Through a collaborative effort, Rodale Institute, Kansas Wesleyan University and Quail Creek Family Farms will develop regenerative organic agriculture education programming in Kansas to support the state’s workforce, economy and environment.
Rodale Institute, a global research and education nonprofit, is joining forces with Kansas Wesleyan University and Quail Creek Family Farms (QCFF) to grow education programming in Kansas focused on regenerative organic farming models. Priorities for the organizations include developing an accredited Kansas-based Rodale Institute Farmer Training (RIFT) program, establishing a Rodale Institute Regional Resource Center in Salina, Kansas and exploring potential sites for a local farm-to-institution production facility.
“Rodale Institute is committed to expanding opportunities for the next generation of American farmers and investing in the nation’s farming communities,” said Rodale Institute CEO Jeff Moyer. “Through this joint effort, Rodale Institute, Kansas Wesleyan University and Quail Creek Family Farms will build a pipeline of farmers skilled in regenerative organic agricultural practices and establish a hub for agriculture education and innovation in Kansas.”
“A partnership with a global leader that has a 75-year commitment to regenerative organic agriculture will enable our Community Resilience Hub to provide the highest level of research and programming available in the industry,” said Matt Thompson, Ph.D., president and CEO of Kansas Wesleyan. “We are honored to work alongside Rodale and thrilled to embark on a new and deeper relationship with JRI Hospitality. It is exciting to imagine what our three organizations can do to harness the health and safety of our land, food systems and community.”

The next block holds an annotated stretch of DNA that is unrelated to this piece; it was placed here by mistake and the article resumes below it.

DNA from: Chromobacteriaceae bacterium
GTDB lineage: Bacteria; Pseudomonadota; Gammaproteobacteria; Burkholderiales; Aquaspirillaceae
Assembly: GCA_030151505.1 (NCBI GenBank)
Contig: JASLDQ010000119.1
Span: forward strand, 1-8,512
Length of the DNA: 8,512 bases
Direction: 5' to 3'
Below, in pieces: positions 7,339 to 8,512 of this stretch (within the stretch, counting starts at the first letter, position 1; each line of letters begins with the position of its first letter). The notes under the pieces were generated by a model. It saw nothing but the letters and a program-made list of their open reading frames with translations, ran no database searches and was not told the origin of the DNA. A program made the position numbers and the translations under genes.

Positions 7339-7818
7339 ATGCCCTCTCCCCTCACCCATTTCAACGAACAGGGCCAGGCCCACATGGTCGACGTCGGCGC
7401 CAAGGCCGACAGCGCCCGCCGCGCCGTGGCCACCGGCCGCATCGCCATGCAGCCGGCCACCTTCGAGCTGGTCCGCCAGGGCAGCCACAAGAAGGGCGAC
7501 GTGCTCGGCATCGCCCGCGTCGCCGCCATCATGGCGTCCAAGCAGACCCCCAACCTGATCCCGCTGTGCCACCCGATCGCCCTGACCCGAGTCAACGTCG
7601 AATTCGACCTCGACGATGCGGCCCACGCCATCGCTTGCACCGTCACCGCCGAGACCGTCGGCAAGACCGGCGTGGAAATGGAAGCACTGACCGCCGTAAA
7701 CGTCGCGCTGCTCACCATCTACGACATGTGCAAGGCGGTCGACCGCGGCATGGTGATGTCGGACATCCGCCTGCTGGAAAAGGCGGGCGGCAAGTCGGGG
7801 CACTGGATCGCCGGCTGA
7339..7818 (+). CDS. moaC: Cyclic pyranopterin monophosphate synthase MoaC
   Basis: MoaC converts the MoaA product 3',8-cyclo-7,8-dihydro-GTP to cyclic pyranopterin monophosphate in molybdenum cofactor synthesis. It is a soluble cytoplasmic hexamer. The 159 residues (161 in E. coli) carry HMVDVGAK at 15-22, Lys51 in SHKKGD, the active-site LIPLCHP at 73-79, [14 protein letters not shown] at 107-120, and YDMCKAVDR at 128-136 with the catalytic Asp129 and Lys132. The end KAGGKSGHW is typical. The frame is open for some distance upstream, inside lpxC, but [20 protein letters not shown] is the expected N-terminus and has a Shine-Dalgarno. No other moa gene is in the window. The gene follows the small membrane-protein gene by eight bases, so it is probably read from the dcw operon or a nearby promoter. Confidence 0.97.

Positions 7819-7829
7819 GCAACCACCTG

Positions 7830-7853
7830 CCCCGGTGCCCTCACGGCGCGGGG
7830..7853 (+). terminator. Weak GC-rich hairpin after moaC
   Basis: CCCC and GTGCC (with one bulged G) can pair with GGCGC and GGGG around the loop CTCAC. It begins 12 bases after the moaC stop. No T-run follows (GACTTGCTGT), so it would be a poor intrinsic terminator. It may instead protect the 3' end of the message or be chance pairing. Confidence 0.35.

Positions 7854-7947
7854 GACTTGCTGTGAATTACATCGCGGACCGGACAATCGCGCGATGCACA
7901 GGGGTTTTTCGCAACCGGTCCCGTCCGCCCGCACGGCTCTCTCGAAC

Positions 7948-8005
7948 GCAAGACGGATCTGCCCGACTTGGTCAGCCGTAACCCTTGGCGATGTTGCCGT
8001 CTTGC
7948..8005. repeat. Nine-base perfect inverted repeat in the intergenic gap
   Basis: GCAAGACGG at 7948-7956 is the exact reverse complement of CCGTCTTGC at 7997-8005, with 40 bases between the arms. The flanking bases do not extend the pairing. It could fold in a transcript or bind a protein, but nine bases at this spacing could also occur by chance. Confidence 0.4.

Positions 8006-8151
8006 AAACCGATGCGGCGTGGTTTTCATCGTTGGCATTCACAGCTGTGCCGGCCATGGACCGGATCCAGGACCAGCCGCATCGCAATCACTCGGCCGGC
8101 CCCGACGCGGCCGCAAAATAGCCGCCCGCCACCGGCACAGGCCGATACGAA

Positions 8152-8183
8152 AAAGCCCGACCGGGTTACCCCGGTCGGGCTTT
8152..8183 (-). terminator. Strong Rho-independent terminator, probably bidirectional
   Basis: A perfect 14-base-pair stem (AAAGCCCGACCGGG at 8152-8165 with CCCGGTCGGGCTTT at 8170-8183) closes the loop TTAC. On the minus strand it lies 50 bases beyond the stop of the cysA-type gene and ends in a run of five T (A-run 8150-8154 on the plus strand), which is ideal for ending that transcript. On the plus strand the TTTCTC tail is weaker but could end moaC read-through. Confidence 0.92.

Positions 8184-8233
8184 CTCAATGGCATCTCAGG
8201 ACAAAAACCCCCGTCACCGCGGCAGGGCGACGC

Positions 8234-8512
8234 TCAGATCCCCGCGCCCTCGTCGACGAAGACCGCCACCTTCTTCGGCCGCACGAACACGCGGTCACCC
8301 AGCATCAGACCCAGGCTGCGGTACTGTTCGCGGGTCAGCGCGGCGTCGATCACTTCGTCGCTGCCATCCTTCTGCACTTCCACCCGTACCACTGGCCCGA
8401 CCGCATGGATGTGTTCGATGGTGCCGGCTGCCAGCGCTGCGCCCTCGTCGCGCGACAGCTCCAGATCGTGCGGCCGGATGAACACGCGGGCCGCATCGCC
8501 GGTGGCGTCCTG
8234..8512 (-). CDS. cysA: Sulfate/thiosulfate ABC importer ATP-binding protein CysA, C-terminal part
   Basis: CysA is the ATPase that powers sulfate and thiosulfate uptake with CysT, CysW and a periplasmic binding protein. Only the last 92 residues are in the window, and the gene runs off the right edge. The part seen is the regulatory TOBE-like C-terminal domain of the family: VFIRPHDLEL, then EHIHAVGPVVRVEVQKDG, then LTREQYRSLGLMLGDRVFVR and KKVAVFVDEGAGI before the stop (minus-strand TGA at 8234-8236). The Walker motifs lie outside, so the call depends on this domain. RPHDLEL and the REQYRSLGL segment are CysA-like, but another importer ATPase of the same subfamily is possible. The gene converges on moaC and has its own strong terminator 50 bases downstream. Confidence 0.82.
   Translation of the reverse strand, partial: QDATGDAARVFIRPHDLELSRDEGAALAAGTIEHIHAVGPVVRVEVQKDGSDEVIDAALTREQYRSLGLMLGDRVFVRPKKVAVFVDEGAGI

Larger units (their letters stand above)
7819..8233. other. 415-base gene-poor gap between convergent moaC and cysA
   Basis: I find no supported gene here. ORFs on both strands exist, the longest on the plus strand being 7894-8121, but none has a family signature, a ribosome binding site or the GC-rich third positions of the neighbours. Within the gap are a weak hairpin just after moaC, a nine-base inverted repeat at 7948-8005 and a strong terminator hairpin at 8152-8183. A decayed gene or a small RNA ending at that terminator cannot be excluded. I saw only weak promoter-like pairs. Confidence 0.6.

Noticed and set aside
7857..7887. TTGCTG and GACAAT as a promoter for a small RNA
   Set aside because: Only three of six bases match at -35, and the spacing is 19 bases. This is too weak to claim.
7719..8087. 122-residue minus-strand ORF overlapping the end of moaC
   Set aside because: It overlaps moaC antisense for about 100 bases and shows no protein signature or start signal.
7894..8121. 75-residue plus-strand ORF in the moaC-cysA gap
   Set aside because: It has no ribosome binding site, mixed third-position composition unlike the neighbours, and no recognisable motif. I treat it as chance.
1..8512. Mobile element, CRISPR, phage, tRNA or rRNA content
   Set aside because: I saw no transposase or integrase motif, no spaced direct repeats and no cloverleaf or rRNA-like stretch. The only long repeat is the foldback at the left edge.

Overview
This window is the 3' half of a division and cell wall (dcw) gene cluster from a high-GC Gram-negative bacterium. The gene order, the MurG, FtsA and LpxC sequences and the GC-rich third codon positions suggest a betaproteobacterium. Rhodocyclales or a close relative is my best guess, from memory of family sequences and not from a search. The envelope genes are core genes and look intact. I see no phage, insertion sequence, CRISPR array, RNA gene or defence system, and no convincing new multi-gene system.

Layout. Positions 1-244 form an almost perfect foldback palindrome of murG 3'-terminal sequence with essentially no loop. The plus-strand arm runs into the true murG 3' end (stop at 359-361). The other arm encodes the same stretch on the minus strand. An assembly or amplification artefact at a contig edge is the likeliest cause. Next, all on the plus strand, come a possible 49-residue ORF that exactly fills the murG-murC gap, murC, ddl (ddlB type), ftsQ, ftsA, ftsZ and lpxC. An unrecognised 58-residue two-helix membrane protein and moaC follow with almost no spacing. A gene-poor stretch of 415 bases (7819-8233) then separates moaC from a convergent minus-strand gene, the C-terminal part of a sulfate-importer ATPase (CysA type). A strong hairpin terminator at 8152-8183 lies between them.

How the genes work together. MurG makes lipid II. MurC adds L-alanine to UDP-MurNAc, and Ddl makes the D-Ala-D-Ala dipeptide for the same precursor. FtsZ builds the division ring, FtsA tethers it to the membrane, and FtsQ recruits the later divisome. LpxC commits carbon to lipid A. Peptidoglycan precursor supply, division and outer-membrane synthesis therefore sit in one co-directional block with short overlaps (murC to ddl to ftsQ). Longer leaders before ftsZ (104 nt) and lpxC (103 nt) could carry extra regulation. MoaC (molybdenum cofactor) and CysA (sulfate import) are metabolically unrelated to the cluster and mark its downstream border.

“We’re so excited to have Rodale Institute as a partner along with Kansas Wesleyan. Both are leaders in what they do and how they treat the communities they serve,” said QCFF owner, Jason Ingermanson. “When taking over Ingermanson Farms from my dad in 2015, I recognized the direction farming was going and the added importance of how our future food is grown, distributed, and presented to the families that we feed. I’m excited to collaborate and work with other area family farms to introduce the idea of incorporating these practices and becoming a part of our distribution for the betterment of both the farmer and consumer of Kansas farm commodities.”
The Rodale Institute Regional Resource Center in Salina, Kansas will be the Institute’s sixth regional center in the United States. The Institute’s local extensions serve farmers in select geographical areas by conducting practical research on local soil and crops, providing education programming and assisting farmers with regionally significant challenges.
ABOUT RODALE INSTITUTE: Rodale Institute is a 501(c)(3) nonprofit dedicated to growing the regenerative organic agriculture movement through rigorous research, farmer training, and education. The Institute’s groundbreaking science and direct farmer support programs serve as a catalyst for change in farming and food production worldwide. Over its 75-year history, Rodale Institute has proven that organic farming is not only viable but essential to humanity’s survival.